deutsche Arbeiter-Partei and in the party press:
"400 Marks in Prizes
For the Best Personal Life History of an Adherent of the Hitler Movement
Any person, regardless of sex or age, who was a member of the National Socialist party before January 1, 1933, or who was
in sympathy with the movement, may participate in this contest.
Contestants are to give accurate and detailed descriptions of their personal lives, particularly after the World War. Special
attention should be given to accounts of family life, education, economic conditions, membership in associations, participation
in the Hitler movement, and important experiences, thoughts, and feelings about events and ideas of the post-war period.
The prizes will be awarded to authors who have submitted the most detailed and trustworthy accounts. Style, spelling, or dramatic
story value will not be considered. Completeness and frankness are the sole criteria, so that even the simplest and most undramatic
story will receive full consideration.
The prizes will be awarded as follows:
First prize . . . . . . 125 marks
Second prize . . . . . . 50 marks
Third prize . . . . . . 25 marks
Five prizes . . . . . . 20 marks each
Ten prizes . . . . . . 10 marks each
The prize money is deposited in the German Bank. The contest is organized under the tutelage of the sociology department of
Columbia University, whose members will be the final judges. The purpose of the contest is the collection of material on the
history of National Socialism, so that the American public may be informed about it on the basis of factual, personal documents.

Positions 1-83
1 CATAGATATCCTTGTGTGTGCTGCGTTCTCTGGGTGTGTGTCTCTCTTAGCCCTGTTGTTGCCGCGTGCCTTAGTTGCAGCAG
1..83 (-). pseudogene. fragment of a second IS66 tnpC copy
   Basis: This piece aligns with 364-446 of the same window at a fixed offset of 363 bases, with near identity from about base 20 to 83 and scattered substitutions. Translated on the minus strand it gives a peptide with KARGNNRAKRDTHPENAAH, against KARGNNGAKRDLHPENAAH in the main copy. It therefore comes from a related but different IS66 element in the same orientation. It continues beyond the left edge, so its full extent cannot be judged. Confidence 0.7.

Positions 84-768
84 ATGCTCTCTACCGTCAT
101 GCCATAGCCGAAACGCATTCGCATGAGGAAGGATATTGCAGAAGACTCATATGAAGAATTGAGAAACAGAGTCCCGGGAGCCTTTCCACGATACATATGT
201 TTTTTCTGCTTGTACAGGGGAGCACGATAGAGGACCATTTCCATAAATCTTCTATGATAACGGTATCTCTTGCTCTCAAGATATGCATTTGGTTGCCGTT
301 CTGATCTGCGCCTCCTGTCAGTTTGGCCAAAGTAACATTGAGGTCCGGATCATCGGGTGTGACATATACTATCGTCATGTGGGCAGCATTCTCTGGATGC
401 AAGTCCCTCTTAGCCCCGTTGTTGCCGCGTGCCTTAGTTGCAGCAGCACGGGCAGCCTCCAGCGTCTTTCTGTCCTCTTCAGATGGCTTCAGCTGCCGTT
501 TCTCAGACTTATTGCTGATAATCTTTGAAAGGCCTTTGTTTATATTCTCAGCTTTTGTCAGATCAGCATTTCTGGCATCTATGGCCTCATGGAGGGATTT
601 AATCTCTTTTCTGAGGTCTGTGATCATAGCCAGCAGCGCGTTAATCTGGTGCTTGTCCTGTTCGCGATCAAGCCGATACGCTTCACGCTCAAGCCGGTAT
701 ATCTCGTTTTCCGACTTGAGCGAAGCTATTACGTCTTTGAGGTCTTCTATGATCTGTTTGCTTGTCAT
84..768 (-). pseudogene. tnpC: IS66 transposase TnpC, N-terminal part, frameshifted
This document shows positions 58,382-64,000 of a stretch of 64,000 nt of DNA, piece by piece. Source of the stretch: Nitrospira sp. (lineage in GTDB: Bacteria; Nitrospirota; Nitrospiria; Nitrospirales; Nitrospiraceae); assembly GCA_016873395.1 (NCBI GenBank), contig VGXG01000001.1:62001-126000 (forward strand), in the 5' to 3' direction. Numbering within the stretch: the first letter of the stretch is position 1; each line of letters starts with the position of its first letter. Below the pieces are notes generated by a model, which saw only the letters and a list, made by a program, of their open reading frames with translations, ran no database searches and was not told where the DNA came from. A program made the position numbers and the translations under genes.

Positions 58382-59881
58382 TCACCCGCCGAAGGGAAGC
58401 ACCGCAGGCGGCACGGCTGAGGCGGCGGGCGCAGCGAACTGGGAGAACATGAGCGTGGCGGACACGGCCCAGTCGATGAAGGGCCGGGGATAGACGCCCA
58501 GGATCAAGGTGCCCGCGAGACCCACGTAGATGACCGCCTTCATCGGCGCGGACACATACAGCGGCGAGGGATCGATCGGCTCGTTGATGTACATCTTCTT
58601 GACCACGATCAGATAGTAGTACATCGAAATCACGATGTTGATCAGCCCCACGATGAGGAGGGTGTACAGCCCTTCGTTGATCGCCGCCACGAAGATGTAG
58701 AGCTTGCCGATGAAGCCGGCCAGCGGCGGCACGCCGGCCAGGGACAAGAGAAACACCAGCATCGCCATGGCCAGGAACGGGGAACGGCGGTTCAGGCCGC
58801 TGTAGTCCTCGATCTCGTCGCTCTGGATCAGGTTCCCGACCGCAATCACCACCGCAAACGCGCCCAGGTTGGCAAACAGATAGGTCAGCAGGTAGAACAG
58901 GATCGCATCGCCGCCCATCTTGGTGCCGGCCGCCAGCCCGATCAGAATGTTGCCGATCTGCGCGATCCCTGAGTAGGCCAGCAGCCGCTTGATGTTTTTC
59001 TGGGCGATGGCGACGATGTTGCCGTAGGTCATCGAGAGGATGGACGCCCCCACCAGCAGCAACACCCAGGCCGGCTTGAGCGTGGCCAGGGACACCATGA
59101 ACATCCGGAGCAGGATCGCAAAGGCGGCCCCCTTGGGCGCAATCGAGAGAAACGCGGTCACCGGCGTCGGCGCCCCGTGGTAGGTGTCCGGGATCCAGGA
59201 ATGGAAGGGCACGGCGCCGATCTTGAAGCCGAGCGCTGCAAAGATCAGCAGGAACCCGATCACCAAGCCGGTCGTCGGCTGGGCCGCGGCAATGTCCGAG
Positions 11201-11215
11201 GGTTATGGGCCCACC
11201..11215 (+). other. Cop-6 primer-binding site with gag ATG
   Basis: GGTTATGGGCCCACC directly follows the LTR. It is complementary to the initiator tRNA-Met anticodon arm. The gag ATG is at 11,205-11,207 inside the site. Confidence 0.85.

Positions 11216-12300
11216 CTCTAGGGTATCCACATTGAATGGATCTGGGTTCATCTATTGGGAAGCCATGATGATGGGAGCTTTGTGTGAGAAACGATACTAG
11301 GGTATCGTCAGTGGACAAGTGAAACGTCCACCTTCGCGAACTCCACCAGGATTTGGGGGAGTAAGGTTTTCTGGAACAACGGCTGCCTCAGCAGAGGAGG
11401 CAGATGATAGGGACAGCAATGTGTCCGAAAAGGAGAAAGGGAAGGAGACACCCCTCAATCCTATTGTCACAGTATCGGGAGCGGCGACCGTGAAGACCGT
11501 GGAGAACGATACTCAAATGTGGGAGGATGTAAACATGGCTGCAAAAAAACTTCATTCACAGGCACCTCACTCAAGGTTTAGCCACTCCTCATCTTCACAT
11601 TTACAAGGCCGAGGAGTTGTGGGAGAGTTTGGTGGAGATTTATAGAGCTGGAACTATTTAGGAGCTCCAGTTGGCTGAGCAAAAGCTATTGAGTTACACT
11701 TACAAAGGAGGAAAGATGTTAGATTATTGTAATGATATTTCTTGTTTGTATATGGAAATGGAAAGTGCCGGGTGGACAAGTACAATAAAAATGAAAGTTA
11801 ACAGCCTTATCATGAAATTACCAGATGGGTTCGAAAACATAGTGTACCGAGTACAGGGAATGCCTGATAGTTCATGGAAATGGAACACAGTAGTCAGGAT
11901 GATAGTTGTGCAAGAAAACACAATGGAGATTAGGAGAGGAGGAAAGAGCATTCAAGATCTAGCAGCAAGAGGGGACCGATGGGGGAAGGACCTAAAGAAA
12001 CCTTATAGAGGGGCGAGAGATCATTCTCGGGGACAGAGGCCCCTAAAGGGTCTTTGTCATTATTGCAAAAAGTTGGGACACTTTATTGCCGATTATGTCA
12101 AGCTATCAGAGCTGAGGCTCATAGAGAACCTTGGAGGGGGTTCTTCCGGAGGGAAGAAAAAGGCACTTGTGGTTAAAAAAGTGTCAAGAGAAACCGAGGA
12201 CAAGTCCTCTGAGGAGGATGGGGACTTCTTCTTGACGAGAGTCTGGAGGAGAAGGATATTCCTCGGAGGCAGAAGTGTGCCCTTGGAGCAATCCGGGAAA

The contestants whose contributions are published in part or in full will receive an additional honorarium of two marks per
printed page. Manuscripts will not be returned and must be submitted on or before September 1934."
Abel received 683 manuscripts, the content of which he felt justified the project and the personal expense of paying for the
prizes. Of these 683 manuscripts, 48 were written by women and were not considered by Abel for the study published as
Why Hitler Came into Power (he planned a separate article about the women's histories). Also excluded from study for the book were a score of biographies
of one or two pages that contained very little information.
The autobiographies, called biograms in this finding aid, contain data on age, occupation, socioeconomic class, education,
employment, membership in various associations, place of residence, marital status, military service in World War I, participation
in military activities after World War I, first contacts with the National Socialist movement, the main reason for joining
the movement, expressions of anti-Semitism, etc. Abel's assessment of the reliability and objectivity of the biograms is included
in the introduction to his book, which is also the source of this scope and content note.
The incremental materials consist of diaries, speeches and writings, course materials, and printed matter that were most likely
acquired by the Hoover Institution Archives in 1986 and 1990. Two of Abel's later diaries can be found in this file, as well
as diary transcriptions. The file includes Abel's speeches and writings on sociology, including writings on Verstehen and
various book reviews. The course materials include extensive handwritten notes by Abel on topics such as Max Weber and social
Subjects and Indexing Terms
Nationalsozialistische deutsche Arbeiter-Partei.
Germany--Politics and government.
World politics--20th century.